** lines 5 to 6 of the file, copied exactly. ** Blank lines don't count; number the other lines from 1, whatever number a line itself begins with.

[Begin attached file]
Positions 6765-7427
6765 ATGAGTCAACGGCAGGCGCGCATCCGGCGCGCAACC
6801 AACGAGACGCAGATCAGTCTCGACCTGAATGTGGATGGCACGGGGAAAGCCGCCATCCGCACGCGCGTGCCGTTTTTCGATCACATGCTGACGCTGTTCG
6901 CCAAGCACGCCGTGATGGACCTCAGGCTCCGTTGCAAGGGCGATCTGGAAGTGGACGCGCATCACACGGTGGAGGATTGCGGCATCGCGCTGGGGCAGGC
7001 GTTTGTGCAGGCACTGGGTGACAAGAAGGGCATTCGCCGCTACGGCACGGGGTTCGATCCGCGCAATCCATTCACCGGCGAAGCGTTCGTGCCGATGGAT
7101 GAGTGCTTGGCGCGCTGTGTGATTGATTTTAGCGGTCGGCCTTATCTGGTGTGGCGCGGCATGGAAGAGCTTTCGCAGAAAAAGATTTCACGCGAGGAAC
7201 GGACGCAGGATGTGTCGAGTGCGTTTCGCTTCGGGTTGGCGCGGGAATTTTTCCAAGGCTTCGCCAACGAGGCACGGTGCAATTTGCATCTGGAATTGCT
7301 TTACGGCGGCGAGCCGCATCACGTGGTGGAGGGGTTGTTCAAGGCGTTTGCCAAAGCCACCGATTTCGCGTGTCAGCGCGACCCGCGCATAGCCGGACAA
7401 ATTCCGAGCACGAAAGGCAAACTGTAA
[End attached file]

7001 GTTTGTGCAGGCACTGGGTGACAAGAAGGGCATTCGCCGCTACGGCACGGGGTTCGATCCGCGCAATCCATTCACCGGCGAAGCGTTCGTGCCGATGGAT
7101 GAGTGCTTGGCGCGCTGTGTGATTGATTTTAGCGGTCGGCCTTATCTGGTGTGGCGCGGCATGGAAGAGCTTTCGCAGAAAAAGATTTCACGCGAGGAAC